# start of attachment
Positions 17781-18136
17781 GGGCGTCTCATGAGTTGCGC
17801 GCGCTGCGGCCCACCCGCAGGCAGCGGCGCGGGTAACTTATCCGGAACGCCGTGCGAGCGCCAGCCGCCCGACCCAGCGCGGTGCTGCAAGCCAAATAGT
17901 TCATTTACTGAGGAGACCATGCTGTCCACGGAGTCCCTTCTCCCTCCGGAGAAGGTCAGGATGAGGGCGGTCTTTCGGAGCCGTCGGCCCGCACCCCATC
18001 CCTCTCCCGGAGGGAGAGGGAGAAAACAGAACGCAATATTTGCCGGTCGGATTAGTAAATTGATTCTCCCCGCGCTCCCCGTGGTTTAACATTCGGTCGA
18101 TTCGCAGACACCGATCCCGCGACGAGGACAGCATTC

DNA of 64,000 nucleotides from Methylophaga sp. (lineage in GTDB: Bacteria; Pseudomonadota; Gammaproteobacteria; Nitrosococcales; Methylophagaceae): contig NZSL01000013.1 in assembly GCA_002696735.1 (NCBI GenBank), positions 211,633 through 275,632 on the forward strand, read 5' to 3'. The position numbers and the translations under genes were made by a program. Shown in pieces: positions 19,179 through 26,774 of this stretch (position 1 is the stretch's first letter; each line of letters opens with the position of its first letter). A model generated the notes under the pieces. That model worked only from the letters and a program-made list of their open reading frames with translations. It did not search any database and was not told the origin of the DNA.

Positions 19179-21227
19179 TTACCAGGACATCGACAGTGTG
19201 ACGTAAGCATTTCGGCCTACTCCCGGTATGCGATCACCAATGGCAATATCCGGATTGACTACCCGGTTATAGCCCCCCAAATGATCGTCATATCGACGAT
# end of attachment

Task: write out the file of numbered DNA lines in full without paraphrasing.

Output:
Positions 17781-18136
17781 GGGCGTCTCATGAGTTGCGC
17801 GCGCTGCGGCCCACCCGCAGGCAGCGGCGCGGGTAACTTATCCGGAACGCCGTGCGAGCGCCAGCCGCCCGACCCAGCGCGGTGCTGCAAGCCAAATAGT
17901 TCATTTACTGAGGAGACCATGCTGTCCACGGAGTCCCTTCTCCCTCCGGAGAAGGTCAGGATGAGGGCGGTCTTTCGGAGCCGTCGGCCCGCACCCCATC
18001 CCTCTCCCGGAGGGAGAGGGAGAAAACAGAACGCAATATTTGCCGGTCGGATTAGTAAATTGATTCTCCCCGCGCTCCCCGTGGTTTAACATTCGGTCGA
18101 TTCGCAGACACCGATCCCGCGACGAGGACAGCATTC

DNA of 64,000 nucleotides from Methylophaga sp. (lineage in GTDB: Bacteria; Pseudomonadota; Gammaproteobacteria; Nitrosococcales; Methylophagaceae): contig NZSL01000013.1 in assembly GCA_002696735.1 (NCBI GenBank), positions 211,633 through 275,632 on the forward strand, read 5' to 3'. The position numbers and the translations under genes were made by a program. Shown in pieces: positions 19,179 through 26,774 of this stretch (position 1 is the stretch's first letter; each line of letters opens with the position of its first letter). A model generated the notes under the pieces. That model worked only from the letters and a program-made list of their open reading frames with translations. It did not search any database and was not told the origin of the DNA.

Positions 19179-21227
19179 TTACCAGGACATCGACAGTGTG
19201 ACGTAAGCATTTCGGCCTACTCCCGGTATGCGATCACCAATGGCAATATCCGGATTGACTACCCGGTTATAGCCCCCCAAATGATCGTCATATCGACGAT